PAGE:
But it’s not enough. You see, what is needed is to go up even higher – to where we form our values, beliefs, attitudes, our cultural norms – our frames of meaning.  Because they determine our thinking. So if you wanted to exhibit integrity … to be more authentic, your behaviour would have to be congruent with your frames of meaning.

As a first step, you would need to unpack your head in order to examine your beliefs and values –to determine if they’re really yours. Secondly, to choose whether they’re really right for you. And if they’re not, to decide what your optimal beliefs are. This is the process of truly understanding yourself, of building self-awareness.

Then when you understand who you are, and you know what you really believe in, it becomes easier to think about things and take a stand. So often it is hard to act with integrity because we espouse values that are not really our own. And because we do things that we have been instructed to do – without really believing in the course of action.

On reflection, whilst integrity may be classified as a combination of cognitive and perceptual skills, and  by definition can thus be learned, I think more importantly, it is a consequence of having what the Dalai Lama calls ‘a solid sense of self’. As coaches, what we do is facilitate the discovery of that knowledge of self. What we ask of our clients is that they have the courage to go there and unpack their heads, examine what’s inside, decide whether it’s really meaningful – and if it’s not, change it. Or face the risk of behaving in accordance with someone else’s beliefs.

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HOWZIT!

Sometimes inspiration for this blog comes from the most unlikely of places. Last Friday night my husband and I were talking about the joy of understanding colloquial language. I had just finished a coaching session via Skype to a Client in South Africa, and the Client mentioned that if he didn’t do the self-awareness work that was staring him in the face, that the ‘tokoloshe’ would still be ‘under the bed’. OMG, how to explain that to non South-Africans … basically it means that the fear / danger would still be present. My insight when recounting the story was that if I had not understood the colloquialism, it would have taken quite a bit of explanation on my Client’s part to explain the concept. And our rapport and shared experience would have been lost. I would have been ‘different’ to him, having ‘not got’ what he was saying.

And so my husband proceeded to tell me a great story about his arrival in Singapore. For those of you who have not had the pleasure of meeting James, let me just say that he is not known for his introverted nature. The man is loud ! And as is his way, he greets people effusively with a big smile in the morning. But when he started work at Ogilvy Singapore, no-one greeted him back. He initially figured that people were a bit more conservative than his Saffa counterparts, until one day he said ‘good morning’ to someone – and was greeted with a big smile and a ‘good morning James’ in return. And then the penny dropped …. Our custom is to say ‘howzit’ when we greet someone, irrespective of the time of day. It means ‘hi, how are you, I hope you have / or have had a good day, what’s up?’. But if no-one understands your colloquialism, you’re not communicating.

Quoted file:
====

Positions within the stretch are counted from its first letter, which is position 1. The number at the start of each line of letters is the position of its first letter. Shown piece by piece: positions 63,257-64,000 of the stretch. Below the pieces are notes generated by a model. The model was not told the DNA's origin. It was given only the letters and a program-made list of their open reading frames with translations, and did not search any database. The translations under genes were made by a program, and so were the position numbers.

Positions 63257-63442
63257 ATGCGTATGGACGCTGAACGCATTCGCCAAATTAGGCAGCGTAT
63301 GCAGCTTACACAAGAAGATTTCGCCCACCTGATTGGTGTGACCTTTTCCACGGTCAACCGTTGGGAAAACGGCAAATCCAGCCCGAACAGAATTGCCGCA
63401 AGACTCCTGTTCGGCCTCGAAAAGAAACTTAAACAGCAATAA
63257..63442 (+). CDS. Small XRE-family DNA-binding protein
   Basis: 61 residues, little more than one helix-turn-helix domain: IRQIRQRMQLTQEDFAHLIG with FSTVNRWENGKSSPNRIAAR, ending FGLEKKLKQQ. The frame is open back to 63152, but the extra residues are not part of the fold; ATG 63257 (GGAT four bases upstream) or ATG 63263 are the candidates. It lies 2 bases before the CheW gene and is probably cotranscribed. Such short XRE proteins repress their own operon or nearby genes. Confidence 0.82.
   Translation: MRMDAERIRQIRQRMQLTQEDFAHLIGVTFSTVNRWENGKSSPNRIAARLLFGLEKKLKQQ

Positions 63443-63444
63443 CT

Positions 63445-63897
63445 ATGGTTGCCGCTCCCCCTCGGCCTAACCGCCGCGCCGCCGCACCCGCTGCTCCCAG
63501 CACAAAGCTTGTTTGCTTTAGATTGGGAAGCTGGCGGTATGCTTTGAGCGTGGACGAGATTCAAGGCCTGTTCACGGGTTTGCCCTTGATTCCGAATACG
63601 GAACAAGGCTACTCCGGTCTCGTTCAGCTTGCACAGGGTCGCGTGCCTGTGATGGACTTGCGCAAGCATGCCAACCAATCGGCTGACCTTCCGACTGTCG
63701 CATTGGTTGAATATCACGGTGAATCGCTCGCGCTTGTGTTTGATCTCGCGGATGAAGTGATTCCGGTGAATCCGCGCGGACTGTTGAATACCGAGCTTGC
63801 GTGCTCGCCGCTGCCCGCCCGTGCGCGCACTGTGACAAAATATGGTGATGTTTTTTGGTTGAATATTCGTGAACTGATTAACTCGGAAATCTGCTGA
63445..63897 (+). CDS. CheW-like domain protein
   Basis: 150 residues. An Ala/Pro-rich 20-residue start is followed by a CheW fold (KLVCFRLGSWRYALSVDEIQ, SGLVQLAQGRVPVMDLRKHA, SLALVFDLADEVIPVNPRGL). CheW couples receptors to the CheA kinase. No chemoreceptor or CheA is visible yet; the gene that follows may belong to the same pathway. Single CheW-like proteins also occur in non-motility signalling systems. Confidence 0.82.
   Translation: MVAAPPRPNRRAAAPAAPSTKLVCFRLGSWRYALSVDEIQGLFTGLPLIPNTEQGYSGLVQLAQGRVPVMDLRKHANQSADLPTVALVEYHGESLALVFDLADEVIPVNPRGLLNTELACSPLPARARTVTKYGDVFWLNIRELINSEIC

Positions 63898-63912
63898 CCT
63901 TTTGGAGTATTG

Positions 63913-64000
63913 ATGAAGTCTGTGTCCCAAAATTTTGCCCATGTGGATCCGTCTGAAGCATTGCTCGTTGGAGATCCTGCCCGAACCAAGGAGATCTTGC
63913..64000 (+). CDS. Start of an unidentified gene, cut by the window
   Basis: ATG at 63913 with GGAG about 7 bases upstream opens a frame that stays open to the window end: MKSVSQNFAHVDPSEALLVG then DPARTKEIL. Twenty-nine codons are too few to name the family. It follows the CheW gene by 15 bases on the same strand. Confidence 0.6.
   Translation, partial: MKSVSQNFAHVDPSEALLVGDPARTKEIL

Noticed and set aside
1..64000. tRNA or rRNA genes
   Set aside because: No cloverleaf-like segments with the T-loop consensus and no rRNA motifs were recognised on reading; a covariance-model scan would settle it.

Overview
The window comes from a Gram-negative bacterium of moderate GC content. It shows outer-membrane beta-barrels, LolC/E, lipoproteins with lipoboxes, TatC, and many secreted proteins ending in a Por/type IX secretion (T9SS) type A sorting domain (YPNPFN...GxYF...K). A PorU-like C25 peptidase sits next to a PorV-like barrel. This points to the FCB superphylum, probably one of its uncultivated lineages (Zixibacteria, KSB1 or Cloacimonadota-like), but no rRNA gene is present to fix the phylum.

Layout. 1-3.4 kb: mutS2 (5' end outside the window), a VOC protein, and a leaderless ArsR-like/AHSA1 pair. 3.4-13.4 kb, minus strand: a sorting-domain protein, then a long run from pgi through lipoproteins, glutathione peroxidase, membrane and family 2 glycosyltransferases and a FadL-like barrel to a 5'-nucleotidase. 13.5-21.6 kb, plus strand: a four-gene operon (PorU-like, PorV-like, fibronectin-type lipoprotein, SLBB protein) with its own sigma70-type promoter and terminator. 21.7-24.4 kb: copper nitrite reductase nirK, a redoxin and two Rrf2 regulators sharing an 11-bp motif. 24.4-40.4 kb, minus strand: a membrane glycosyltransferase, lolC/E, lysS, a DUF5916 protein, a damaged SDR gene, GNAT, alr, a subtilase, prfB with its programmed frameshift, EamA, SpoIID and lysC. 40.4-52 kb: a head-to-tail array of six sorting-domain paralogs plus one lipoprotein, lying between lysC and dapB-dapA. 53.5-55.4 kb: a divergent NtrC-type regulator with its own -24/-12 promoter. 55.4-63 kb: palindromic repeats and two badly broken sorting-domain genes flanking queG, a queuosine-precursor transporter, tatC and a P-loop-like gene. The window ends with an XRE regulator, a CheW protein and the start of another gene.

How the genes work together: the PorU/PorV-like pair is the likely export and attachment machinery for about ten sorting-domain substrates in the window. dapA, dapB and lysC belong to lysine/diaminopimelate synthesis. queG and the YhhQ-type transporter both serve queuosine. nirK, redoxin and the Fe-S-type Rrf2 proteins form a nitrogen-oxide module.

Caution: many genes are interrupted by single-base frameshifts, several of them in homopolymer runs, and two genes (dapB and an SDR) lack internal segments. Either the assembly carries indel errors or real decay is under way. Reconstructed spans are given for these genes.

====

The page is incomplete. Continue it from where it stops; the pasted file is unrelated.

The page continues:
And that is why multi-cultural awareness is so important. I’ve just read a report by Korn/Ferry stating that one way for leaders to broaden their skills base is to work overseas. Last year, The Journal of NeuroLeadership published research on how the culturally intelligent brain not only detects – but can bridge cultural differences. And with the world becoming smaller – and business challenges more complex, I think it is critical not only for leaders, but for all global citizens to understand how to operate effectively in a globalized world.

I see it on a daily basis in my practice, as I coach leaders who are French, British, American, Swiss, Australian – and how one of their primary challenges when coming to Asia is not only understanding the Asian context and environment, but that of the myriad nationalities who live and work in Singapore. My guess is that it would be no different in New York, London or Abuja.

I hear it in my children’s voices when they easily say hello in Mandarin, French, Zulu, English or Japanese. Even if they don’t know what to say after ‘hello’, they are immersed, without knowing it, in a polyglot of cultural differences – and my wish is that they assimilate an intuitive understanding of all of them. My wish is that it makes them better global citizens, and that the lesson of multi-cultural acceptance and understanding that was born in South Africa, continues and serves them in whatever journeys they take.

This exposure to difference – different culture, different values, different food, different languages – this difference make us all so much more. There IS strength in diversity, in flexibility and in being comfortable with the new.

And life of course is so serendipitous – today I saw the great pic that ends off this post on Feel Good Lifestyle’s facebook page. Not all of us can experience working and studying abroad; not all of us want that experience. But we can all travel. If not you – encourage your children to.